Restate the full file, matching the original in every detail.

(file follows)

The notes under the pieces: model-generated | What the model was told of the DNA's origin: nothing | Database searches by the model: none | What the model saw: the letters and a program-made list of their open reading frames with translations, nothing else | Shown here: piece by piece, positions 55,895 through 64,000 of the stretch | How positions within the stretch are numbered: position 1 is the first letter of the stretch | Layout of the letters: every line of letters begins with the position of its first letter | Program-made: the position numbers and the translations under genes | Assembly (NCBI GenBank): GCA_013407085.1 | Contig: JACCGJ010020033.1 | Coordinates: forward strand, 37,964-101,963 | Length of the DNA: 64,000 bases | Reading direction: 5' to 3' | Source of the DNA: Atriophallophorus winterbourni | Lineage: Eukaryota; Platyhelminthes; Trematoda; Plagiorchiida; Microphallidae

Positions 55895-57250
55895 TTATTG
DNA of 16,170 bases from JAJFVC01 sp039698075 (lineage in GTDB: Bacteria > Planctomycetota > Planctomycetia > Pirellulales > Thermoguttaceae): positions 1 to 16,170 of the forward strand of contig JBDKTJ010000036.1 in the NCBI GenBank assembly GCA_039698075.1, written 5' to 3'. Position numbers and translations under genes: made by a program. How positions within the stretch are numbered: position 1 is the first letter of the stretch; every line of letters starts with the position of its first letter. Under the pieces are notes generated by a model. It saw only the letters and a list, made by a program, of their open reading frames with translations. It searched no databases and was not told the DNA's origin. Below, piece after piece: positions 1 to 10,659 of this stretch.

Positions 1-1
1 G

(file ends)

The notes under the pieces: model-generated | What the model was told of the DNA's origin: nothing | Database searches by the model: none | What the model saw: the letters and a program-made list of their open reading frames with translations, nothing else | Shown here: piece by piece, positions 55,895 through 64,000 of the stretch | How positions within the stretch are numbered: position 1 is the first letter of the stretch | Layout of the letters: every line of letters begins with the position of its first letter | Program-made: the position numbers and the translations under genes | Assembly (NCBI GenBank): GCA_013407085.1 | Contig: JACCGJ010020033.1 | Coordinates: forward strand, 37,964-101,963 | Length of the DNA: 64,000 bases | Reading direction: 5' to 3' | Source of the DNA: Atriophallophorus winterbourni | Lineage: Eukaryota; Platyhelminthes; Trematoda; Plagiorchiida; Microphallidae

Positions 55895-57250
55895 TTATTG
DNA of 16,170 bases from JAJFVC01 sp039698075 (lineage in GTDB: Bacteria > Planctomycetota > Planctomycetia > Pirellulales > Thermoguttaceae): positions 1 to 16,170 of the forward strand of contig JBDKTJ010000036.1 in the NCBI GenBank assembly GCA_039698075.1, written 5' to 3'. Position numbers and translations under genes: made by a program. How positions within the stretch are numbered: position 1 is the first letter of the stretch; every line of letters starts with the position of its first letter. Under the pieces are notes generated by a model. It saw only the letters and a list, made by a program, of their open reading frames with translations. It searched no databases and was not told the DNA's origin. Below, piece after piece: positions 1 to 10,659 of this stretch.

Positions 1-1
1 G